I’m Canadian, but I’ll tell you: Team USA seem a formidable foe in Sochi. And I say that with love for the esteemed group that will round out Team Canada’s roster at the 2014 Winter Olympics. Canada are the defending goal medalists; winners of two of the last three Olympic hockey tournaments; they’re stacked on paper and I wouldn’t be surprised if they win gold in Sochi. Nope, I wouldn’t be the slightest bit shocked if Sidney Crosby, Drew Doughty, Ryan Getzlaf and the bunch return to NHL action in late Feb. with golden medallions around their necks and four more years of bragging rights in their back pockets. That being said, the twenty-five American hockey players that will make the trek to Sochi next week, well, I think they got what it takes.
For all the grit and great goaltending that defines the 2014 Olympic edition of Team USA – and there is plenty of it – I’m especially intrigued by America’s dynamic duo of right wingers. Phil Kessel and Patrick Kane will lead a group of American forwards who are more than capable of conquering foreign territory and claiming supremacy as hockey’s top nation.
Kane and Kessel
Kessel and Kane, or Kane and Kessel if you prefer – these two young Americans don’t have much in common, but there is one trait they share: they’re two of hockey’s most lethal offensive players. And elite offence is required to win a gold medal in hockey at the Winter Olympics. Check.
Heading into this Saturday’s action Phil Kessel and Patrick Kane are tied with 63 points apiece, good enough for fourth in NHL scoring. They trail Canada’s Ryan Getzlaf (64), John Tavares (65), and the incredible Sidney Crosby whose 78 points place him well ahead of the pack.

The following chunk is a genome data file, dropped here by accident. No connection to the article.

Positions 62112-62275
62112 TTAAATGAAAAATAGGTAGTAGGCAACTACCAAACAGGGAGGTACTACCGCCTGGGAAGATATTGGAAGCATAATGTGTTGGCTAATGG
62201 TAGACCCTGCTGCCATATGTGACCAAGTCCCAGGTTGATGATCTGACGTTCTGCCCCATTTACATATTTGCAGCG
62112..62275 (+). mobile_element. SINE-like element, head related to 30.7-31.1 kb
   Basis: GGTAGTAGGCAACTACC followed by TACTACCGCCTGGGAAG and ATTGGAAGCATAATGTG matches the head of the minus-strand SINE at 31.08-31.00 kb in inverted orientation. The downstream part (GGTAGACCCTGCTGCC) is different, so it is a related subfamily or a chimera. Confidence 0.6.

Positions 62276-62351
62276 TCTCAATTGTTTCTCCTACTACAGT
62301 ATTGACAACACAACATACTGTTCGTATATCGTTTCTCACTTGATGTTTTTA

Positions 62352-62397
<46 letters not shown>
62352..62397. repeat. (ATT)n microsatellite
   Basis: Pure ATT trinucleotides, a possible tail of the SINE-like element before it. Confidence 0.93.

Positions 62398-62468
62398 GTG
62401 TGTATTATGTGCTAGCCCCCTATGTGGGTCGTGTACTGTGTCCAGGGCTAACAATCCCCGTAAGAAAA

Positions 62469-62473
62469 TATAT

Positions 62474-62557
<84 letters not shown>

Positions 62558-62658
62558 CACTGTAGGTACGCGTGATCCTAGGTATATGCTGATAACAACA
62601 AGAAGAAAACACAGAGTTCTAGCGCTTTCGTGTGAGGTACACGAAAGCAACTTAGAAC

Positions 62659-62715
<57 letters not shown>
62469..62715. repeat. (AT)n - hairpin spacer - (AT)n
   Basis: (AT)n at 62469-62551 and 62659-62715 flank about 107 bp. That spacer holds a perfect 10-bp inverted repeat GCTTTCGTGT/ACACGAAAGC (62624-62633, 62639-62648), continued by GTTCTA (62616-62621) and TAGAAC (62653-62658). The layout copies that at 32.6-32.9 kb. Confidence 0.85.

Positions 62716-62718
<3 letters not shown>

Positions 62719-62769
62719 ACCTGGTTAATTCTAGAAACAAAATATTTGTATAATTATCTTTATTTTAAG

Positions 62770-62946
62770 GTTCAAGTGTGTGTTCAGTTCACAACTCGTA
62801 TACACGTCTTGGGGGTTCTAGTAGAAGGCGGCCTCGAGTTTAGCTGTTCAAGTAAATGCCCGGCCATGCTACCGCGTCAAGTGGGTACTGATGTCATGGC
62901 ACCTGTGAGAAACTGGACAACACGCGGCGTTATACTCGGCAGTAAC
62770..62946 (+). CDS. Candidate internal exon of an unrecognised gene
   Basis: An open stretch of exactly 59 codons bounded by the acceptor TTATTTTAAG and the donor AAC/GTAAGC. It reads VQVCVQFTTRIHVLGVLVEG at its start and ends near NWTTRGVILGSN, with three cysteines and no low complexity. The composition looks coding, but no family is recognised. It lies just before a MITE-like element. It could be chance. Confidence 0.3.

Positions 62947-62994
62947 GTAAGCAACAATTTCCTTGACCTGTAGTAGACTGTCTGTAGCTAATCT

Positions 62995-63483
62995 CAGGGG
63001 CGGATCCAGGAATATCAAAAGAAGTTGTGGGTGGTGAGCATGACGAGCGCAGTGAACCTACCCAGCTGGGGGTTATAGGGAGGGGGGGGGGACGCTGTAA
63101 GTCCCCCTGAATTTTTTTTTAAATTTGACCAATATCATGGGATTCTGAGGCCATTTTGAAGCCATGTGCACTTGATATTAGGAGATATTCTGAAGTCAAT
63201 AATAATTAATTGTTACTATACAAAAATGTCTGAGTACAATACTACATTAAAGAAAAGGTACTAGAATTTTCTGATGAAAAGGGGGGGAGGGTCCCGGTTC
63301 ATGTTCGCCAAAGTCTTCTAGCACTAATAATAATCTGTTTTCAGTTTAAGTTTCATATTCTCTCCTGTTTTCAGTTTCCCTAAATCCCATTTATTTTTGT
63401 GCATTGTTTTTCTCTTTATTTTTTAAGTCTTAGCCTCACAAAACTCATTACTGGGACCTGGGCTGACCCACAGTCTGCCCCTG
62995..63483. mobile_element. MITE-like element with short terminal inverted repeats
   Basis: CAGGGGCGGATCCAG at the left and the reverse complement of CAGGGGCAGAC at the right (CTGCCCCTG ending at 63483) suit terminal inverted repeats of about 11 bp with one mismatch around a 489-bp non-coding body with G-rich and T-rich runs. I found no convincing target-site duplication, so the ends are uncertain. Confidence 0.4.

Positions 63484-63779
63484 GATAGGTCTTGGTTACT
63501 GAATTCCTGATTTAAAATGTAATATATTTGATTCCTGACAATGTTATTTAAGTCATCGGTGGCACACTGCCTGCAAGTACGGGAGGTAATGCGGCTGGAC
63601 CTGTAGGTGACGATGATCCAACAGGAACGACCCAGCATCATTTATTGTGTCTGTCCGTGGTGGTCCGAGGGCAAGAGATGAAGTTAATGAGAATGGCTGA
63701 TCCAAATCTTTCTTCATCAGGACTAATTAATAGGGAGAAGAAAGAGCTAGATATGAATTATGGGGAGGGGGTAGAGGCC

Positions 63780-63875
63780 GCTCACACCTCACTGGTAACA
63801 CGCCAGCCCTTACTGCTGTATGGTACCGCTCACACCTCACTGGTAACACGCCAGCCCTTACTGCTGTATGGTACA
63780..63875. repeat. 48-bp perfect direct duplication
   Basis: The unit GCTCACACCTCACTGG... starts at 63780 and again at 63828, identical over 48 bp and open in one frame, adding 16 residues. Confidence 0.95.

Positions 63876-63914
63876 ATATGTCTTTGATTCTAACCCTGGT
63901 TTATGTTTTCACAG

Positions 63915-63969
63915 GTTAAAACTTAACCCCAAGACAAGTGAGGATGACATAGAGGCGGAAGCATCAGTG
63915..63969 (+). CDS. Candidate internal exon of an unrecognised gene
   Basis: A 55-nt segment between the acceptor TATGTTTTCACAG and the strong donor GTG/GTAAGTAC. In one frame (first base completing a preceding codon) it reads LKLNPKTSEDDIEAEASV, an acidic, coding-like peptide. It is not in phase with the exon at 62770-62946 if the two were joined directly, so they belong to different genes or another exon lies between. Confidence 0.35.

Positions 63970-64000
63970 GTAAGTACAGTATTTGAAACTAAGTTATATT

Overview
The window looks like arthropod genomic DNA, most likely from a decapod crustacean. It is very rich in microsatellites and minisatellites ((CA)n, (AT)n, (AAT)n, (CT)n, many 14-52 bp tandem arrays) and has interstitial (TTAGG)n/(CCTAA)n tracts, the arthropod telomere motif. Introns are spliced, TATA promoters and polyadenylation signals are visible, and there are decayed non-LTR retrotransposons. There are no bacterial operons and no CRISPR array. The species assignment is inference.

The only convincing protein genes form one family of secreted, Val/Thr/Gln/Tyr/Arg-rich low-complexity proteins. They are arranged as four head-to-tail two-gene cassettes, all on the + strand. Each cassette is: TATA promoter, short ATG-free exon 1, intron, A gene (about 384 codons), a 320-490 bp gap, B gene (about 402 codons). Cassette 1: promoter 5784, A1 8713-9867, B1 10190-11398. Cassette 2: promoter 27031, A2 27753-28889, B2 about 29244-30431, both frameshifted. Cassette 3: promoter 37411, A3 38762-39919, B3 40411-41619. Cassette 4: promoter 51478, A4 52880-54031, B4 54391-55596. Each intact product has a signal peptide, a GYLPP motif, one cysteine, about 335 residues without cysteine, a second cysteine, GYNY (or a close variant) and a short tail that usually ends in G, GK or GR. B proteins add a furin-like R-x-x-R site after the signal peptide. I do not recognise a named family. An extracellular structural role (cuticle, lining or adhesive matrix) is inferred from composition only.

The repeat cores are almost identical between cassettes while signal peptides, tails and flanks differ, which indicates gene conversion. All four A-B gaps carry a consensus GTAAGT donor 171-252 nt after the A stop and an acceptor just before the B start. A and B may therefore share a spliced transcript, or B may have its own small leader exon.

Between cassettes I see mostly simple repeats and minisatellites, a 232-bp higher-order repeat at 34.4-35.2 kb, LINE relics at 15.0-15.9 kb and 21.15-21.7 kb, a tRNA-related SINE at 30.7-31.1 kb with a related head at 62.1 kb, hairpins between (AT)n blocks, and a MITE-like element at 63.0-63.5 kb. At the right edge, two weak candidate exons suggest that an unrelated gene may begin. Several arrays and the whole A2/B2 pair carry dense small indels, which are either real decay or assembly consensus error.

What makes Kessel and Kane so dangerous to the opposition in Sochi is that both players are world class dynamic offensive weapons. In a one-game elimination tournament like the event upcoming at the Winter Olympics, America’s top right-wingers can account for decisive finality on the scoreboard. Kane or Kessel might become an American hero in the very near future; not quite a Miracle On Ice, but a Masterpiece In Sochi.
Kessel: he’s a pure sniper; maybe even the purest in hockey. Phil The Thrill is a speedy shooter who can bury from here, there, and everywhere. Furthermore, Kessel is one of few shooters in the NHL who doesn’t need plenty of space or ideal circumstances to locate a mesh target and hit it with an archer’s accuracy while skating at full speed. In fact, there are only a handful of players who can snipe with the delicate deadliness of the Leafs’ top gun, and Patrick Kane himself is not even one of them.
Kane: he’s a knife through hot butter; a bullet with butterfly wings. No one in the National Hockey League is as adept at puck on stick proficiency. Patrick Kane of the Chicago Blackhawks is a magician as much as he is a hockey player, simply put. His wand is a graphite stick, although if you’ve read James Mirtle’s recent post for The Globe And Mail you’d think Kessel’s cue has its own magical powers, and it might.
Kessel and Kane are as divergent as apples and oranges. Sure, there are similarities between the two American born superstars, however, their differences are what separate them as two of hockey’s most uniquely gifted offensive threats.
Kessel can pass, and he’s exceptional at carrying the puck in full flight – qualities Kane is well known for. Kane can shoot, and his backhand or spin-o-rama flair allow him to deceive goaltenders more often than most who earn an NHL pay-cheque. He’s a scorer, not unlike Phil. But Kessel doesn’t dangle like Kane. Kane doesn’t fly a straight line and finish at full-speed like Kessel. They both wreak havoc, but they do it with their own distinct style. Good luck stopping them in Sochi.